Jared Diamond not an environmental determinist
I’ve just posted this brief response to Antrosio, Jason, 2012. More than Guns, Germs, and Steel. Living Anthropologically, http://www.livinganthropologically.com/anthropology/guns-germs-and-steel/.
Thanks Jason, a very interesting – and timely – essay.
I read Guns, Germs and Steel over a decade ago, but as I recall the argument, Diamond is not saying that geography *determines* the cultural trajectory of a people or civilisation, but rather that certain environmental conditions *made it possible* for humans living in regions such as the Fertile Crescent, China and Central America to domesticate wild plants and animals over a long period of time. Such conditions did not exist in, say, northern Europe, Australia or central Africa. In other words, he is writing about uneven affordances, not determinism. In turn, the development of agriculture *afforded* (but did not determine) over time independent cultural innovations such as writing and cities in precisely those regions.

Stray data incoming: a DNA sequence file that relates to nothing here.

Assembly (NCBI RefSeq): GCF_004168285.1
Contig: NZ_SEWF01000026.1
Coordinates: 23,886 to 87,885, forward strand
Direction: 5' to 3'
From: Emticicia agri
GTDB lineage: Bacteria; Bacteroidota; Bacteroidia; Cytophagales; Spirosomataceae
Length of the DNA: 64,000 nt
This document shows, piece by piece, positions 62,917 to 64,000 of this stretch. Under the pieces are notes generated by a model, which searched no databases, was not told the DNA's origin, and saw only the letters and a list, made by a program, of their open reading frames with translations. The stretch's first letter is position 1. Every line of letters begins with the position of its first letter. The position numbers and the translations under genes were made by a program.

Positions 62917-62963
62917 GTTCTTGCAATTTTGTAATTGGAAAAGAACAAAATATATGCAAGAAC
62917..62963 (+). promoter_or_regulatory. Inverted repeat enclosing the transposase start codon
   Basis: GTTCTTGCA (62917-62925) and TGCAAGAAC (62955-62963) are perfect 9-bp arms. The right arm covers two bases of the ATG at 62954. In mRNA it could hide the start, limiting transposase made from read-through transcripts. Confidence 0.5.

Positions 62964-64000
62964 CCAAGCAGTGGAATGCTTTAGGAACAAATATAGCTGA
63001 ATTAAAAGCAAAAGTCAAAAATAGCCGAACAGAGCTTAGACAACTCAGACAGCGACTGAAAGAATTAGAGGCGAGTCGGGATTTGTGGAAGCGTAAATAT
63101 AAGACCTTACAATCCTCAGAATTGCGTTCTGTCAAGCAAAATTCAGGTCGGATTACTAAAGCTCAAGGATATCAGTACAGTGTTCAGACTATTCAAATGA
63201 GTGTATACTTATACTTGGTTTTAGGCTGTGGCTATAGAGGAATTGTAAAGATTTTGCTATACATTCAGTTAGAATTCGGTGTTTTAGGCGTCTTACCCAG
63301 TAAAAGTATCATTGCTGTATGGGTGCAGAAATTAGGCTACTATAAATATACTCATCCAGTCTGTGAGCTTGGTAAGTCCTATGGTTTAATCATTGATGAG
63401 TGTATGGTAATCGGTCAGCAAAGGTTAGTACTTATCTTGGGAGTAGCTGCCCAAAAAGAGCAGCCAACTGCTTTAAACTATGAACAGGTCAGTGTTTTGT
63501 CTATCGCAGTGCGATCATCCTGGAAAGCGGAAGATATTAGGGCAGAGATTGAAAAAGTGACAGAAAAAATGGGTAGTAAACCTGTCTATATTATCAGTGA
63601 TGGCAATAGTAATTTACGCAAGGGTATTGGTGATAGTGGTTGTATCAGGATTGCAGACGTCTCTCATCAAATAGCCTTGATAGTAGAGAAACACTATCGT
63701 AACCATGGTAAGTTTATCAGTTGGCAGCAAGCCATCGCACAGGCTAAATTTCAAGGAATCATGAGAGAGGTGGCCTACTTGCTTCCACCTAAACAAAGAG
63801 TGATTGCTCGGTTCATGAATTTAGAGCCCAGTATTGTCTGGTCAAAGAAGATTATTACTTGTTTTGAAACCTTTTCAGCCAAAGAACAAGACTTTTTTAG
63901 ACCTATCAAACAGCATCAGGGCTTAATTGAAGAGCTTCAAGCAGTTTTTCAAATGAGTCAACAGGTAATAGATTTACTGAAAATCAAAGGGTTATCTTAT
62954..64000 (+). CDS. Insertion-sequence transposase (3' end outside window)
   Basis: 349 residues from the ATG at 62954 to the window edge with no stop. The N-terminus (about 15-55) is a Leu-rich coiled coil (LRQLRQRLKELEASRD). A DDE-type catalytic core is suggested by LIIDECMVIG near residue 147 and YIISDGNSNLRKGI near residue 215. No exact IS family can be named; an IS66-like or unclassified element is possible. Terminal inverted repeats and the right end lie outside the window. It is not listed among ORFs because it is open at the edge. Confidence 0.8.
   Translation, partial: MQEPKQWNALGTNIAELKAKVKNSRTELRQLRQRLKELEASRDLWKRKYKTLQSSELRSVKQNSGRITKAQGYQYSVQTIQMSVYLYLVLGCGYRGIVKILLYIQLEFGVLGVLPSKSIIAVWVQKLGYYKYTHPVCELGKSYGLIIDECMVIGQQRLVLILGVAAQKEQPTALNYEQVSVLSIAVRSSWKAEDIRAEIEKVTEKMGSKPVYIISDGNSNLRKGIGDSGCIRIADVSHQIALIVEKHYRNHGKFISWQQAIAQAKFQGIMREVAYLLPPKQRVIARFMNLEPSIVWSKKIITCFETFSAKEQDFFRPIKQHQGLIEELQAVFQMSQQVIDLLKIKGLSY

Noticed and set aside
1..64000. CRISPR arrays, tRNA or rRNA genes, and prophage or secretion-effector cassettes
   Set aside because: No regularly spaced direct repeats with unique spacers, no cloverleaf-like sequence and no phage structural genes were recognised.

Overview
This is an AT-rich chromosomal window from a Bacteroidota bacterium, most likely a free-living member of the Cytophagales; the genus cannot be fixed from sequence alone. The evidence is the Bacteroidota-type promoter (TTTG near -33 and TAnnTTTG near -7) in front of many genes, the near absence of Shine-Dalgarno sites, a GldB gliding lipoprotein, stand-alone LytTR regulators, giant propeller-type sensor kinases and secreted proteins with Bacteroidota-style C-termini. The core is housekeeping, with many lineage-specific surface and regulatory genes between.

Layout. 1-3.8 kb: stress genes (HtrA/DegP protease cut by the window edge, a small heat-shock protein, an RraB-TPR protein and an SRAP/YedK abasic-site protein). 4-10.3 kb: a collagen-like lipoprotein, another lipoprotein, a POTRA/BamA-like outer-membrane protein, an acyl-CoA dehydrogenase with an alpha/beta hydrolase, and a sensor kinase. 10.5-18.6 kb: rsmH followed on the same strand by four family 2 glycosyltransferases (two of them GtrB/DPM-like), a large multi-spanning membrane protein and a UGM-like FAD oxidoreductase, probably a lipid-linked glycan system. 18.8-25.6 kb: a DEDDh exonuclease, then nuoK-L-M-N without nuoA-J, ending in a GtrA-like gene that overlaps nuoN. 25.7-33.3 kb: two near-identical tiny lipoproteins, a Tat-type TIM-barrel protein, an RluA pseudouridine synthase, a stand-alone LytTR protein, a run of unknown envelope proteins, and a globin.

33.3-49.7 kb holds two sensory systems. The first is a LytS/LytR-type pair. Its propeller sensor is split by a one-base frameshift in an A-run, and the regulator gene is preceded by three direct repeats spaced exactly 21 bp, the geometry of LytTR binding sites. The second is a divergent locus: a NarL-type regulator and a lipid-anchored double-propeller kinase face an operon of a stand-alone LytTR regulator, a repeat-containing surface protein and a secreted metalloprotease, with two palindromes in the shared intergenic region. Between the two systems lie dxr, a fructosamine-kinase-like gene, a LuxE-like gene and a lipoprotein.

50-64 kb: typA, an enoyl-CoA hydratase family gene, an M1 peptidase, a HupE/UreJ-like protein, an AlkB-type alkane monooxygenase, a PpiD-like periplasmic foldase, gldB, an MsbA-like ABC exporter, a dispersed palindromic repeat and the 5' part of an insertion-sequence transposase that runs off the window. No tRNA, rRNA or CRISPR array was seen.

I think this makes perfect sense, and it’s in fact wholly compatible with the idea that humans are historical agents. Human agents don’t operate in a transhistorical and geographical vacuum – they can only work within their own material and socioeconomic circumstances. If you’re interested in domesticating plants or animals, don’t move to Antarctica, for however driven an agent you are, it ain’t gonna work.